People with Disabilities More Likely to be Crime Victims Says DOJ

 

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The following Associated Press article comes to us from The Inclusion Daily Express. It is easy to picture a woman alone navigating on a dark street with her wheelchair becoming a target for a mugging or worse. It’s easy to picture a blind or visually impaired person walking with a cane being roughed up or worse. It’s equally easy to imagine people with developmental disabilities becoming targets of cruel sport as we saw not long ago in Corpus Christi, Texas. These scenarios are characteristic of what we might imagine as indefensible people trying to make their ways in a world of jeopardy. But the matter is more complicated than this for disability in these United States is a co-dynamic of poverty, unemployment, lack of educational opportunities, and a lack of adequate housing and transportation. These are the incitements for the victimization of people with disabilities and not, as the public might imagine, the mobility or conceptual issues inherent in the disabilities proper. And yet I suspect that the latter scenario will be the imagined response of many who read the AP article.

 

S.K.

 

DOJ Study: People With Disabilities Targeted More For Violent Crimes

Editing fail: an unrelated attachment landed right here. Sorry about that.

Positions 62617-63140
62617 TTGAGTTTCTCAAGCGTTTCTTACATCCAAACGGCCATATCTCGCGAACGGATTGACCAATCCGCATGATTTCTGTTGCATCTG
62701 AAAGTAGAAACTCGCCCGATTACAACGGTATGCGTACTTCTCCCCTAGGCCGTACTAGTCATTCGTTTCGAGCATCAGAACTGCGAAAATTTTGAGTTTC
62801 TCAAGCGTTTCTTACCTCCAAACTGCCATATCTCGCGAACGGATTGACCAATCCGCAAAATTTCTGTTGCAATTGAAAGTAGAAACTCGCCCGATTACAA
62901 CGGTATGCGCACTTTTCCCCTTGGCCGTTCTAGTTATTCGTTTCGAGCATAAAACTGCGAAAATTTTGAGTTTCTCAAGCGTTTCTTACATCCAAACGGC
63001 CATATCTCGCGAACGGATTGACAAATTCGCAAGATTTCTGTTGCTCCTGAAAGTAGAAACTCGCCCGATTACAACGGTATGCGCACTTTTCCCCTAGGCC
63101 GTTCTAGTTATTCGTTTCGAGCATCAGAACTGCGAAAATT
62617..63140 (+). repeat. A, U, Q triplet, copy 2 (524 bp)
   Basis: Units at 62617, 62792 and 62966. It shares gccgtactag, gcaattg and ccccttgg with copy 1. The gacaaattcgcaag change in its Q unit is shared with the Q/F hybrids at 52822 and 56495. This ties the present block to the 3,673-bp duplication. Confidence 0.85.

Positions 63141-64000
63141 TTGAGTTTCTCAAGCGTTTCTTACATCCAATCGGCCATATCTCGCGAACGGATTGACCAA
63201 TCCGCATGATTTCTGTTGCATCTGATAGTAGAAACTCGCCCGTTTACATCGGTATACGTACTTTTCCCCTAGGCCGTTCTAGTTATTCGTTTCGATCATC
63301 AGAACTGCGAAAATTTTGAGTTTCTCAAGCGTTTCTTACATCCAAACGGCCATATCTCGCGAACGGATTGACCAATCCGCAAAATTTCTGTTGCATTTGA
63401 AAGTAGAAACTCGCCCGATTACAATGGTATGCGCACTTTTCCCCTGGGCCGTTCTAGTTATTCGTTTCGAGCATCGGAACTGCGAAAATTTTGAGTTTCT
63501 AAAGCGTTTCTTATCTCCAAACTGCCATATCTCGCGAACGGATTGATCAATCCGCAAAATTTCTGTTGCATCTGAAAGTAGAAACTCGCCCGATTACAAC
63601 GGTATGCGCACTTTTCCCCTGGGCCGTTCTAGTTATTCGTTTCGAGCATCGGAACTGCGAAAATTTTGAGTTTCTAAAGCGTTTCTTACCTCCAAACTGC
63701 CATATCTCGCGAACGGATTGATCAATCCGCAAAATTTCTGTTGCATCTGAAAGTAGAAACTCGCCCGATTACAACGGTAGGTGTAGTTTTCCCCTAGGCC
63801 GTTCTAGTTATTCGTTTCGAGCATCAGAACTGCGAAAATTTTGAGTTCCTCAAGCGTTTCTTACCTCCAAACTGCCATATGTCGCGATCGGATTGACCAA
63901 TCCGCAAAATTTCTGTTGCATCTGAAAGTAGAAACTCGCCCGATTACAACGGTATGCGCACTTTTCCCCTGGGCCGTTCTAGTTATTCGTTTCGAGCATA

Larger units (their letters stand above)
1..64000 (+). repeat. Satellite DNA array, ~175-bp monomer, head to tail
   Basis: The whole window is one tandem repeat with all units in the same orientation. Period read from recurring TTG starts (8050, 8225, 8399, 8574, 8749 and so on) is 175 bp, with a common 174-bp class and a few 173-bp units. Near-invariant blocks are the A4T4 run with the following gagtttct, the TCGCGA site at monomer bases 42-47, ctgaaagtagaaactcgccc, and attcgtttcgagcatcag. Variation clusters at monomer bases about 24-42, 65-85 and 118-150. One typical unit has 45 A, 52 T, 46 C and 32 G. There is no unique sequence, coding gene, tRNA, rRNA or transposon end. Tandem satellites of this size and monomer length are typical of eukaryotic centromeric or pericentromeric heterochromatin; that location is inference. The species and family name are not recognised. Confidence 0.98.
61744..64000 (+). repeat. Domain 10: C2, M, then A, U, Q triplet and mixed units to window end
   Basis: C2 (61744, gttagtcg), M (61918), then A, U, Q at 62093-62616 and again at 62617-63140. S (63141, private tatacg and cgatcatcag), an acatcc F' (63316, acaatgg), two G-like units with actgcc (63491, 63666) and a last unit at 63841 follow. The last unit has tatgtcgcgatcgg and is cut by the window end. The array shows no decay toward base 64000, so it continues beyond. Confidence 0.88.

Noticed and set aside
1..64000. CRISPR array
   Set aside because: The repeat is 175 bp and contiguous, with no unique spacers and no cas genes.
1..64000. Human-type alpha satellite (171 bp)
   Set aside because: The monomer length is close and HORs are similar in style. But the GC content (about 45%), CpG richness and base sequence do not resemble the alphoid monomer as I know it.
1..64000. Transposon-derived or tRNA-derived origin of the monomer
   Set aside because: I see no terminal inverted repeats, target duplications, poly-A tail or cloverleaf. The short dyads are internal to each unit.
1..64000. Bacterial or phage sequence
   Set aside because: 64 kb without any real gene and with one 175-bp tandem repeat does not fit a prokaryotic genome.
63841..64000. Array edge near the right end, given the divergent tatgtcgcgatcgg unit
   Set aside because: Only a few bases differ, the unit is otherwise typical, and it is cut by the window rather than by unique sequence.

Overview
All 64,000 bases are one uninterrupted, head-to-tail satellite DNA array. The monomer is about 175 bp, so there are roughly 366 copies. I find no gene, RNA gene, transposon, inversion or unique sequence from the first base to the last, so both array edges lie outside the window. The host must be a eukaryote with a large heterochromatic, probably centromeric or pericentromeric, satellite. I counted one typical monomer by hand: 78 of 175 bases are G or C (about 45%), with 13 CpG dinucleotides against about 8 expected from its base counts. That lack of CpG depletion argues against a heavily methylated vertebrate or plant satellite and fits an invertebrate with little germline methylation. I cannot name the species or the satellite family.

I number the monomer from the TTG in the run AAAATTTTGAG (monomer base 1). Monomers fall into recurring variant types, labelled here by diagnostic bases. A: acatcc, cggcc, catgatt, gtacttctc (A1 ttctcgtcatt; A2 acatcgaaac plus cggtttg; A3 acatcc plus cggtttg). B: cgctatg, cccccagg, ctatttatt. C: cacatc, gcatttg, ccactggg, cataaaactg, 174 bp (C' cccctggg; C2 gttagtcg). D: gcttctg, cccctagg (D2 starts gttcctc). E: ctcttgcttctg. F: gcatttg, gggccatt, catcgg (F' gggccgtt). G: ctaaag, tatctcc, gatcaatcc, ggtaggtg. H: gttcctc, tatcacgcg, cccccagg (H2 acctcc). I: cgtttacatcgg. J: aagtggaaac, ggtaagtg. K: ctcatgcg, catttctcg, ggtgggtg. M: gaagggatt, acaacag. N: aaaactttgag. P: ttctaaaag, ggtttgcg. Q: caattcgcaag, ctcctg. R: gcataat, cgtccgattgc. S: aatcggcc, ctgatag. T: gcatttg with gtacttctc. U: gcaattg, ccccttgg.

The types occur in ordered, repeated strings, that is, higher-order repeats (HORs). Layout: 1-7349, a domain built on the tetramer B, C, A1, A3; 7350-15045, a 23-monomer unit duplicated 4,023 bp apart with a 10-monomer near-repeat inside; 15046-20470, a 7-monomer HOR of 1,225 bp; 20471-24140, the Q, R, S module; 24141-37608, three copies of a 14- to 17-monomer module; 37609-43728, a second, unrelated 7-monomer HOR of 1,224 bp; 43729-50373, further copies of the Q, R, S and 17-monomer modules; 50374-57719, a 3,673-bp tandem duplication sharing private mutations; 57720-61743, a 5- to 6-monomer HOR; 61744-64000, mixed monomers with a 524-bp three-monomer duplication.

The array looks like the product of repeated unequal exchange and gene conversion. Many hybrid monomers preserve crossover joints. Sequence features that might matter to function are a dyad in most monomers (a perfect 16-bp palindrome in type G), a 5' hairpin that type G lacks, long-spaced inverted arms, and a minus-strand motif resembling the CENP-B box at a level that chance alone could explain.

(Associated Press)
October 1, 2009
WASHINGTON, DC– [Excerpt] Disabled people are 1.5 times more likely to be victims of violent crime than nondisabled people, according to a government study.

The study on crime against people with disabilities, released Thursday by the Justice Department, found that people 12 or older with disabilities in 2007 experienced about 716,000 nonfatal violent crimes, including rape or sexual assault, robbery and assault. They were also victims in 2.3 million property crimes, such as burglaries, motor-vehicle or other thefts.

According to the study, the first of its kind, the violent crime rate was 32 per 1,000 for disabled people 12 or older. That’s compared to 21 per 1,000 for the nondisabled for the same age group.

It is unclear to what extent disabled people were targeted because of their physical status. Nearly 1 in 5 of the violent-crime victims believed their disability was the motivating factor.

Entire article:
Disabled people more likely to be victims of crime

http://www.InclusionDaily.com/news/2009/red/1002a.htm
Related:
Press release “First National Study on Crime Against Persons with Disabilities

http://www.ojp.usdoj.gov/bjs/pub/press/capd07pr.htm
Crime Against People with Disabilities, 2007 (U.S. Department of Justice)
http://www.ojp.usdoj.gov/bjs/abstract/capd07.htm